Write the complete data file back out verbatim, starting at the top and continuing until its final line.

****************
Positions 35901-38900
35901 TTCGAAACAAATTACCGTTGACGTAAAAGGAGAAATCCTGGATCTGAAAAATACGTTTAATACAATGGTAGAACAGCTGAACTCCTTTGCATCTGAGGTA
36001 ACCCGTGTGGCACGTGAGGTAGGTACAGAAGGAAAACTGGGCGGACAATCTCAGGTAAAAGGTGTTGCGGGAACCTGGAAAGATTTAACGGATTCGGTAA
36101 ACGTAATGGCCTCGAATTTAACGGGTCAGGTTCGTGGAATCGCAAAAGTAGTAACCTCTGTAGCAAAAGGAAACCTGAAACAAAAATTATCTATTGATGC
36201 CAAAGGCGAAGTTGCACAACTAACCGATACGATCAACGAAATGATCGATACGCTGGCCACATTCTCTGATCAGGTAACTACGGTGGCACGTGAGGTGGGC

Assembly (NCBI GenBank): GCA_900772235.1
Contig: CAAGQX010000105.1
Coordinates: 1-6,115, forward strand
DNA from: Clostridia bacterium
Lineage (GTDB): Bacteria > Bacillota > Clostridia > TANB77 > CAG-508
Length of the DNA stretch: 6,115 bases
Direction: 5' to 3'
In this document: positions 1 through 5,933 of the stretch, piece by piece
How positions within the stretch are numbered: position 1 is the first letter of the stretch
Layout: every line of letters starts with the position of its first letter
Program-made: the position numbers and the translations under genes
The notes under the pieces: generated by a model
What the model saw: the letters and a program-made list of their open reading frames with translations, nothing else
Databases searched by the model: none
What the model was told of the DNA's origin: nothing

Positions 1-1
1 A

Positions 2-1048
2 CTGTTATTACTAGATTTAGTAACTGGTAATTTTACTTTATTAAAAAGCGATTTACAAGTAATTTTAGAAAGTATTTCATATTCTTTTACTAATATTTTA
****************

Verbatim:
Positions 35901-38900
35901 TTCGAAACAAATTACCGTTGACGTAAAAGGAGAAATCCTGGATCTGAAAAATACGTTTAATACAATGGTAGAACAGCTGAACTCCTTTGCATCTGAGGTA
36001 ACCCGTGTGGCACGTGAGGTAGGTACAGAAGGAAAACTGGGCGGACAATCTCAGGTAAAAGGTGTTGCGGGAACCTGGAAAGATTTAACGGATTCGGTAA
36101 ACGTAATGGCCTCGAATTTAACGGGTCAGGTTCGTGGAATCGCAAAAGTAGTAACCTCTGTAGCAAAAGGAAACCTGAAACAAAAATTATCTATTGATGC
36201 CAAAGGCGAAGTTGCACAACTAACCGATACGATCAACGAAATGATCGATACGCTGGCCACATTCTCTGATCAGGTAACTACGGTGGCACGTGAGGTGGGC

Assembly (NCBI GenBank): GCA_900772235.1
Contig: CAAGQX010000105.1
Coordinates: 1-6,115, forward strand
DNA from: Clostridia bacterium
Lineage (GTDB): Bacteria > Bacillota > Clostridia > TANB77 > CAG-508
Length of the DNA stretch: 6,115 bases
Direction: 5' to 3'
In this document: positions 1 through 5,933 of the stretch, piece by piece
How positions within the stretch are numbered: position 1 is the first letter of the stretch
Layout: every line of letters starts with the position of its first letter
Program-made: the position numbers and the translations under genes
The notes under the pieces: generated by a model
What the model saw: the letters and a program-made list of their open reading frames with translations, nothing else
Databases searched by the model: none
What the model was told of the DNA's origin: nothing

Positions 1-1
1 A

Positions 2-1048
2 CTGTTATTACTAGATTTAGTAACTGGTAATTTTACTTTATTAAAAAGCGATTTACAAGTAATTTTAGAAAGTATTTCATATTCTTTTACTAATATTTTA